During a 2015 interview with the Wrap, she said, "There are things that are really disappointing about being an actress in Hollywood that surprise me all the time. I’m 37, and I was told recently I was too old to play the lover of a man who was 55. It was astonishing to me. It made me feel bad, and then it made me feel angry, and then it made me laugh."
On an episode of The Graham Norton Show, the actor said, "I don’t think I fit the type of actress Michael Bay — the director — had met before. I think he was baffled by me because my boobs weren’t bigger than my head, and I wasn’t blonde. I'd just had my daughter and had lost weight, but was told that if I got the part, I'd have to work out, and I just didn't understand why a 1940s nurse would do that."
"When we were promoting [Pearl Harbor], Michael was asked why he had chosen Ben [Affleck] and Josh [Hartnett], and he said, 'I have worked with Ben before, and I love him, and Josh is so manly and a wonderful actor.' Then, when he was asked about me, he’d say, 'Kate wasn’t so attractive that she would alienate the female audience.' He kept saying it everywhere we went, and we went to a lot of places."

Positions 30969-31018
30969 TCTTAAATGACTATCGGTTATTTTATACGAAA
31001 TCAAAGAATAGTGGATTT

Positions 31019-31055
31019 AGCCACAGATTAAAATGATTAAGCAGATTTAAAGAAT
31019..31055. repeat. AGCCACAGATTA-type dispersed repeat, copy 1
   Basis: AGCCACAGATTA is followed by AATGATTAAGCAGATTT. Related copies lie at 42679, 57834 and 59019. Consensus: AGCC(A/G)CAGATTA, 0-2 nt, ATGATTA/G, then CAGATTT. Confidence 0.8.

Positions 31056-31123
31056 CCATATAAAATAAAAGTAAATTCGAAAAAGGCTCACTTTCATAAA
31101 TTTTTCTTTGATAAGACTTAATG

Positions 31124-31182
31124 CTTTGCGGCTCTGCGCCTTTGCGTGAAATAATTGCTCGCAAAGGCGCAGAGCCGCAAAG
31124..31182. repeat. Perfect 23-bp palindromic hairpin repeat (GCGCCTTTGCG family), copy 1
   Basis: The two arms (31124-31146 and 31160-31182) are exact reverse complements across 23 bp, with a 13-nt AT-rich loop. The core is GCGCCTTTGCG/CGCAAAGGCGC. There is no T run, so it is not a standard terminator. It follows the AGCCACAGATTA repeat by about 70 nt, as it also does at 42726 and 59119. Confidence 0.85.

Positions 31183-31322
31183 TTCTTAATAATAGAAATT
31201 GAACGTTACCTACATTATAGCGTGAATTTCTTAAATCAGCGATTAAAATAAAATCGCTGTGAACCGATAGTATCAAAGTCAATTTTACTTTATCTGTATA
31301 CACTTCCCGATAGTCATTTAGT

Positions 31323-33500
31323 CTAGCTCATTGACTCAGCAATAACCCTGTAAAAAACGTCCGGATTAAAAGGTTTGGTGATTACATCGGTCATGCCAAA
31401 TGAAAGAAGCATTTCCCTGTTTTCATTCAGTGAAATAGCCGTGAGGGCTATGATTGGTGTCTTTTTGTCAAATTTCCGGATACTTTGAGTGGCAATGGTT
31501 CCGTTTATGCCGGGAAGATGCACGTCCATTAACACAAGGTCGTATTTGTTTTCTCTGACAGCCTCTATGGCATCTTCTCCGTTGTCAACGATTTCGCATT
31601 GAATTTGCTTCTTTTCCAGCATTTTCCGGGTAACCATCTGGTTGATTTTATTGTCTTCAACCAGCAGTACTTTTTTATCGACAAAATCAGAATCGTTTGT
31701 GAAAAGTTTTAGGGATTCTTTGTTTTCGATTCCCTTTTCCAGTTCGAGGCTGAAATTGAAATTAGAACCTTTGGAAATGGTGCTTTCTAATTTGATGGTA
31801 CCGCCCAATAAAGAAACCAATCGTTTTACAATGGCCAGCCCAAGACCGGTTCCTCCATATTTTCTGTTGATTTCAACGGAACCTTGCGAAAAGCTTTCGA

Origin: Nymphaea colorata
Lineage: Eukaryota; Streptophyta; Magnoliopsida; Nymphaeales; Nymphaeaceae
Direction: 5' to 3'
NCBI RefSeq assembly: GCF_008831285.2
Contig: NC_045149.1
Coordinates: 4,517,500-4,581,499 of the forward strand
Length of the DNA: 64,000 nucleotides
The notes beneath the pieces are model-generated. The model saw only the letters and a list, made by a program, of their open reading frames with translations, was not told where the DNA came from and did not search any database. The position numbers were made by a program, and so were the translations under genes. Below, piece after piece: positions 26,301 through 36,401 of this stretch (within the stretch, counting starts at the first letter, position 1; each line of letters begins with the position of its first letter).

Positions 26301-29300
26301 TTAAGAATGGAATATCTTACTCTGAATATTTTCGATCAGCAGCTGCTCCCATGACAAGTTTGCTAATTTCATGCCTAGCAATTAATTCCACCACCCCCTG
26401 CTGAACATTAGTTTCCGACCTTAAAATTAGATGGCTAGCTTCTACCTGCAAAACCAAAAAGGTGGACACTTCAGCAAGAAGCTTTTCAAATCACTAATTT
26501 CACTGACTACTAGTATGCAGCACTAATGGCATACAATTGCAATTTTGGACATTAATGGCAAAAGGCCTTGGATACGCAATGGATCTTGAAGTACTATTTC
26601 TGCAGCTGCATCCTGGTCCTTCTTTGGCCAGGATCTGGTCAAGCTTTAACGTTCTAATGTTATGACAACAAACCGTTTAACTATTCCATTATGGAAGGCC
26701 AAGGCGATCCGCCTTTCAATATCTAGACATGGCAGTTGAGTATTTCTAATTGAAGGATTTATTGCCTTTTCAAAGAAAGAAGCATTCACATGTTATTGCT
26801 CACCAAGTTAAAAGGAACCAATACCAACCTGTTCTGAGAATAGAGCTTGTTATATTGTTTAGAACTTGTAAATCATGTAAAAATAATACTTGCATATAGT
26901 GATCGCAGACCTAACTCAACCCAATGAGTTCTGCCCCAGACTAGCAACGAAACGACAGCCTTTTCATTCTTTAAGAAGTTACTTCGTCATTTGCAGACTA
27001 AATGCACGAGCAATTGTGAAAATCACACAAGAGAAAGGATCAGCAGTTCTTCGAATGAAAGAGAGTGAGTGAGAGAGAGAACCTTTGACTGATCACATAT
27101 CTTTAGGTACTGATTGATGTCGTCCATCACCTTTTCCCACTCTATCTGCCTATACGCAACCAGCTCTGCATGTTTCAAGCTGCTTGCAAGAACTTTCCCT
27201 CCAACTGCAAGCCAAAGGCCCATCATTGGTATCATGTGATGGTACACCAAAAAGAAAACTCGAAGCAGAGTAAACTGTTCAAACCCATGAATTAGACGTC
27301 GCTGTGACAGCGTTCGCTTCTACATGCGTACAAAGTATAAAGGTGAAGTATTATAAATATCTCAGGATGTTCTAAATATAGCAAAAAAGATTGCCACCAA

6.Kelly Marie Tran
After making history as the first woman of color to land a leading role in Star Wars, the actor was bombarded with sexist and racist comments online, leading her to quit social media. During a 2021 interview with the Hollywood Reporter, she said, "If someone doesn’t understand me or my experience, it shouldn’t be my place to have to internalize their misogyny or racism or all of the above. Maybe they just don’t have the imagination to understand that there are different types of people living in the world."